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Riders accelerate for a sprint on stage 4 of the 2017 Tour de France. Their heads are down, and Peter Sagan's right elbow juts out as he makes contact with Mark Cavendish. Cavendish is squeezed against the barriers and is falling but has not yet hit the ground.

Why do riders get disqualified in sprints?

It's one of the harshest penalties a rider can face, and often one of the most controversial.

Joe Lindsey
by Joe Lindsey 25.06.2024 Photography by
Gruber Images and Cor Vos
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As Mark Cavendish gears up for a historic run at the outright record for Tour de France stage wins, it’s worth remembering that were it not for one fateful finish, he might have gotten that 35th victory years ago.

On stage 4 of the 2017 edition, fireworks flew on a chaotic finish in Vittel. As Lotto led it out for Andre Greipel, Arnaud Démare opened his sprint and came around stage 3 winner Peter Sagan as the group drifted right toward the barriers. Cavendish, on the wheel, attempted to follow, but Sagan closed the door, squeezing Cavendish against the barriers. The Manxman opened his mouth in a shout as contact was made before crashing heavily to the ground.

Cavendish got up slowly and rolled over the line in 186th place, but x-rays showed a fractured right scapula, and he would not start stage 5. Barring the 2014 edition, Cavendish had won at least one stage of the Tour every year since 2008. But fighting Epstein-Barr and then depression in 2017, Cavendish had no idea it would be five years until he would win another Tour stage. The crash was equally pivotal for the sport and the intricate, ill-understood rules around rider behavior in bunch finishes.

Mark Cavendish rides slowly after the finish of stage 4 of the 2017 Tour de France. He's assisted by a Dimension Data soigneur, and cradles his right arm close to his chest. His jersey is badly torn and his right arm and shoulder are scraped and bloody.
Mark Cavendish suffered a broken right scapula that prevented him from starting stage 5 of the 2017 Tour de France.

Almost immediately after the finish, the UCI commissaires panel relegated Sagan to last place in his group. Then came a shock: “We have decided to disqualify Peter Sagan from the 2017 Tour de France after the tumultuous sprint here in Vittel, where he endangered several riders, including Mark Cavendish,” said race jury president Philippe Marien in a later statement. Sagan, the five-times-running winner of the Tour’s points competition, was out of the race altogether.

The decision was immediately controversial. Had Sagan purposely stuck out his elbow to block Cavendish? Arguing for the defense, Sagan’s fans said he was merely following Démare and was using his elbow to counterbalance as Cavendish initiated contact from behind, trying to squeeze through a gap that wasn’t there. But it crystallized a question: what does a rider have to do to get thrown out of a race? Who decides whether an act merits that punishment or a lighter one? And how?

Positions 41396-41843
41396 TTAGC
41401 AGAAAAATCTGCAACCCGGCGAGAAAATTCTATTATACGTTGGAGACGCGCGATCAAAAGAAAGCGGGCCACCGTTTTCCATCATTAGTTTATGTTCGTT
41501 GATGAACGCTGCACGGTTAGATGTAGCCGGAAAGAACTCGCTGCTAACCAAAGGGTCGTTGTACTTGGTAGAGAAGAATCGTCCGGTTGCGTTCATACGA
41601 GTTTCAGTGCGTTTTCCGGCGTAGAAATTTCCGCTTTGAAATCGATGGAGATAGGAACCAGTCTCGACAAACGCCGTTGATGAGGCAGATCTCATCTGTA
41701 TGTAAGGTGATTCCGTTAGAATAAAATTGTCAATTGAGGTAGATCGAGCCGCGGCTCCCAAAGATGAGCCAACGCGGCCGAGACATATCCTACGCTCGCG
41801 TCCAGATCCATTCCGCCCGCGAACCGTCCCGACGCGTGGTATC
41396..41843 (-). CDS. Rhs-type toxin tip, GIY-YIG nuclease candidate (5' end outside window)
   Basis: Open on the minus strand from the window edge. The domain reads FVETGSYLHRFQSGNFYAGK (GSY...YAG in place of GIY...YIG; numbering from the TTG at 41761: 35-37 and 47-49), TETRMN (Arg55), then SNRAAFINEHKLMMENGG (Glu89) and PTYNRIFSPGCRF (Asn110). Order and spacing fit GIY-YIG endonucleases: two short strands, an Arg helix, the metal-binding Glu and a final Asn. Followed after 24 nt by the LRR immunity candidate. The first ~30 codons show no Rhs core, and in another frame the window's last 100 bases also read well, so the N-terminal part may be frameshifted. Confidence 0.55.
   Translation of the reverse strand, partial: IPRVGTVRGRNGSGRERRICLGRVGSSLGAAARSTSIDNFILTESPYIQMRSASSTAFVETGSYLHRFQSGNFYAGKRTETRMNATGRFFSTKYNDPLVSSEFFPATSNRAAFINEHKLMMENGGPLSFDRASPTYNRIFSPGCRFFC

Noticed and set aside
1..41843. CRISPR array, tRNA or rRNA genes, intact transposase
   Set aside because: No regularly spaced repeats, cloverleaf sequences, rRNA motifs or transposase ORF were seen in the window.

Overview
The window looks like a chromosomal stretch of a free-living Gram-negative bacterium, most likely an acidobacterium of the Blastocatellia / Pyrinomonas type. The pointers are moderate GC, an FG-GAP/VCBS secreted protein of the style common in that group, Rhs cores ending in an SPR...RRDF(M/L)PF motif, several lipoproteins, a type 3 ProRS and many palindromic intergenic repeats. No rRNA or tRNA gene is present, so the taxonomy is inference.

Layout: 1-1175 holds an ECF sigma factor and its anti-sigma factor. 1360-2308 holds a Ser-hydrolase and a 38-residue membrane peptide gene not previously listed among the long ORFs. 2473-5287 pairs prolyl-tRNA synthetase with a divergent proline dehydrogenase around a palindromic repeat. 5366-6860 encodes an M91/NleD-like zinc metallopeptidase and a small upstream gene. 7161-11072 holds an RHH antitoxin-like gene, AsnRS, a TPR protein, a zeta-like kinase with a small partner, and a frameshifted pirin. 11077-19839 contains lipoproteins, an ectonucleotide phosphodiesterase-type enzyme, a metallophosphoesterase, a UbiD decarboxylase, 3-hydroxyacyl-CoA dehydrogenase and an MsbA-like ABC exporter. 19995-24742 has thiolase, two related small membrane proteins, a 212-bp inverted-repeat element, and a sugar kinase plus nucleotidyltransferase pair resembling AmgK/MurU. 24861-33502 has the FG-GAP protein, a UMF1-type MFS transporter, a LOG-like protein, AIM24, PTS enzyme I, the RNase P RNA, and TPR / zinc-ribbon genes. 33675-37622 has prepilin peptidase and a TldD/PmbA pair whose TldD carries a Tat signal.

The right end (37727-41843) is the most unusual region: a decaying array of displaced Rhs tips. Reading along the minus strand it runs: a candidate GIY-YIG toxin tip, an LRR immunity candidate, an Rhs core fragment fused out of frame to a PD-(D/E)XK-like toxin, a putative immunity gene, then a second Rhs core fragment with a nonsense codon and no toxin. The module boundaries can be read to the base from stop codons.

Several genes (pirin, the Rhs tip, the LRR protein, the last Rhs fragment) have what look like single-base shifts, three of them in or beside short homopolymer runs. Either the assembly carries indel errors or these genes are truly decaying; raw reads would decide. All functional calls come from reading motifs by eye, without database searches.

What the rule says

UCI rules on bike racing can be legendarily squishy, written in a way that allows almost every possible interpretation to reach a desired result. But the rule on deviating from a line in sprints is – at first glance – a paragon of clarity about what is not allowed in intermediate or final sprints:

“Deviation from the chosen line that obstructs or endangers another rider or irregular sprint (including pulling the jersey or saddle of another rider, intimidation or threat, blow from the head, knee, elbow, shoulder, hand, etc.).” 

UCI Table of Incidents 5.1
A wide-angle shot of a Tour de France sprint finish, with Australian sprinters Robbie McEwen and Stuart O'Grady tangling just before the line. McEwen leans far over his bike to headbutt O'Grady's left shoulder.
Robbie McEwen (center left, in white and yellow) gets a little too much into Stuart O’Grady’s personal space.

As for penalties, in a WorldTour event those actions bring a CHF 500 fine (about €520) and relegation to the last place in the rider’s group. In stage races like the Tour, there is also a 25% penalty in the points classification. But crucially, for both multi-day and one-day events, the rules say that “in serious cases and/or in cases of repeated infringement and/or aggravating circumstances or if an infringement offers an advantage, the commissaire’s panel may eliminate or disqualify a rider.”

Again, at first glance that seems clear. But wait: what are “serious cases” or “aggravating circumstances”? How does the panel decide an infringement offered an advantage? 

Degrees of punishment

To answer that, you have to dive deep into the UCI’s training guide for road commissaires, a dense, 300-page manual with instructions on every aspect of the commissaire’s panel’s wide-ranging remit. There are sections covering everything from ensuring riders have their race numbers and timing transponders properly attached to monitoring the conduct of follow vehicles in time trials.

The panel for road races is made up of multiple members with various roles: a president, several appointed general and deputy commissaires, a finish judge who processes results, motorcycle commissaires who supervise in-race incidents, and timekeepers.